Pan Seared Duck Breast with Cherry Port Wine Reduction

Pan Seared Duck Breast with Cherry Port Reduction

I’ve been on a duck kick lately and this post features my latest creation. For some reason I think of fall when duck comes to mind and this dish’s mix of sweet and savory flavors makes the perfect autumn dinner. If you’re entertaining, this presentation will impress your guests.

A few months ago, I made a duck and sweet potato gumbo. When I was creating this recipe, I roasted a whole duck. Prior to roasting I trimmed all the excess skin and fat from the duck and rendered the fat that I used to make the roux. At the time I thought the gumbo was a little decadent because of the duck fat.

I’ve since done a little research and it turns out that duck fat isn’t so unhealthy after all. In fact, as animal fat goes, it possesses some healthful qualities. Duck fat is high in monounsaturated fats which can actually improve cardiovascular health. I’m not making the case that you should eat large quantities of this fat, but because of the amazing flavor it adds to food, I’m not going to be afraid of it either.

I recently purchased a bag of duck fat from the local farmers market. I rendered the fat and keep in the freezer so that I can use small amounts whenever I need it. If you’ve never roasted potatoes with duck fat you are really missing out! Just last night, I roasted cubed sweet potatoes with duck fat and they were unbelievably delicious.

In conclusion, I just wanted to mention something that surprises some people that are not familiar with duck. Unlike chicken and turkey, duck can be eaten medium rare. Because of the way ducks are raised and processed they are not as susceptible to the same bacteria that are present on raw chicken and turkey.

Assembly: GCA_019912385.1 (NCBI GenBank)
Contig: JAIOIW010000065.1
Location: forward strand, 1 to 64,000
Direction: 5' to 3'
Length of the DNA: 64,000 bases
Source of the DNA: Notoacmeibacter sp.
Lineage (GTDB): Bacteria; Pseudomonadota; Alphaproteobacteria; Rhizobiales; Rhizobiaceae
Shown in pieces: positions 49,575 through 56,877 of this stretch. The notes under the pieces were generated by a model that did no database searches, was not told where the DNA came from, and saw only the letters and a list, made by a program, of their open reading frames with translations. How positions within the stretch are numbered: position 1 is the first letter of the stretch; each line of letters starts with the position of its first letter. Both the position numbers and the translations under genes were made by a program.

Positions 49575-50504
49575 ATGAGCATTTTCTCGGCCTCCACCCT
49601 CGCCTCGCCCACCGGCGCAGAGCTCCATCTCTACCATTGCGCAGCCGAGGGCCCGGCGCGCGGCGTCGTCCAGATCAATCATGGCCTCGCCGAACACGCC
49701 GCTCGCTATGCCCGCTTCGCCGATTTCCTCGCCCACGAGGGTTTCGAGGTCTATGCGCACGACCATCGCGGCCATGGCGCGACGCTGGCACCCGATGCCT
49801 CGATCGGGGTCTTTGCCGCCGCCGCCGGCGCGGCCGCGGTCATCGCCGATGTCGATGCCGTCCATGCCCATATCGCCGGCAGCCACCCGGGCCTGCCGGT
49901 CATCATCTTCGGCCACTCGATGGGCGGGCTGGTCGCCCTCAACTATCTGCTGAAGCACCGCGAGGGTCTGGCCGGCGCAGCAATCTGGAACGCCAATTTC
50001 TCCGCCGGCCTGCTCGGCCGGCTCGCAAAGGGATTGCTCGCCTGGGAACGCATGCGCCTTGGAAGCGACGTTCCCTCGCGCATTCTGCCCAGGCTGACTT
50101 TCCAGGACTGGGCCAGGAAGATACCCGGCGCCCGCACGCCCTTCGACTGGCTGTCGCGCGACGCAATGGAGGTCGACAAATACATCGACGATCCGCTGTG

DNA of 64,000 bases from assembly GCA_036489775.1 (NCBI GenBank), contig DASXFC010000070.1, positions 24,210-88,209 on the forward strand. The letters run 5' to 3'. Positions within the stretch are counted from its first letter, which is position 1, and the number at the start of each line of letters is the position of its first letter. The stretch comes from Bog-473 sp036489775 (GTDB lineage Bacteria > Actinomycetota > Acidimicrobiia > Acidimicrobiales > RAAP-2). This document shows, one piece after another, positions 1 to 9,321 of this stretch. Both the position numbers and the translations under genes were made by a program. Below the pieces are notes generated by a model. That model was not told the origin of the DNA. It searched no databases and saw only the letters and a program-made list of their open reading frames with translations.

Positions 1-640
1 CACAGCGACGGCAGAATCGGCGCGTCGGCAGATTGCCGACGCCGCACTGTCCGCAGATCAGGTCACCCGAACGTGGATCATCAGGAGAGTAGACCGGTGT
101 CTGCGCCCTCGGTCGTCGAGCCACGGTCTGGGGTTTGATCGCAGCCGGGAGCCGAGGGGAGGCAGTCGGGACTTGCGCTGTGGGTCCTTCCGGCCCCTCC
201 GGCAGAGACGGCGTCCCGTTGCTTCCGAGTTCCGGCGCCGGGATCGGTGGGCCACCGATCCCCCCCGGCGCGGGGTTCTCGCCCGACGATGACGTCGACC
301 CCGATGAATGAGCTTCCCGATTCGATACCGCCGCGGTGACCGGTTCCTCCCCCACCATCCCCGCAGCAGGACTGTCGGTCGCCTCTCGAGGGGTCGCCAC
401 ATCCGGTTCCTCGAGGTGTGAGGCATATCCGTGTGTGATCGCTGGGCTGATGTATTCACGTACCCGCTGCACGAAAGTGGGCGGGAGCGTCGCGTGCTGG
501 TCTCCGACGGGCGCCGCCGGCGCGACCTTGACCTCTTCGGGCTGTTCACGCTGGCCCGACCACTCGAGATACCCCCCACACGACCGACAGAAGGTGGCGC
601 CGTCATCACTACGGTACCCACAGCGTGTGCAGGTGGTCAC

Pan Seared Duck Breast with Cherry Port Wine Reduction

Prep Time: 30 minutes

Cook Time: 30 minutes

Total Time: 1 hour

Yield: 6 servings

Serving Size: 1 duck breast

Pan Seared Duck Breast with Cherry Port Wine Reduction

Ingredients

For the sauce:

2 tablespoons extra virgin olive oil

3 tablespoons minced shallots

1 tablespoon minced fresh rosemary

1 cup Ruby Port wine

1 cup chicken stock

2 tablespoons balsamic vinegar

1 cup frozen cherries, cut in half

1 teaspoon salt

1/2 teaspoon black pepper

3 tablespoons butter

For the duck breasts:

6 8 ounce duck breasts

Salt and pepper

Instructions

For the sauce:

1. Heat olive oil in a medium skillet over medium heat. Saute shallots and rosemary for one minute.

2. Add port wine, chicken stock, vinegar, cherries, salt, and pepper to the skillet. Mash cherries with the back of a fork. Increase heat and reduce to approximately 1 1/4 cups. Remove from heat and cool slightly.

3. Transfer sauce to a blender or the bowl of a food processor. Process until smooth. If making the sauce ahead of time, store blended sauce in refrigerator until serving.

4. Immediately prior to serving, transfer sauce back to skillet and heat through. Add butter and whisk until melted and incorporated.

For the duck breasts.

1. Score the skin of the breasts with a sharp knife in a diamond pattern.

2. Place a large iron or non-stick skillet over medium low heat. Place breasts in skillet, skin side down. Cook for approximately 8 to 10 minutes or fat is rendered.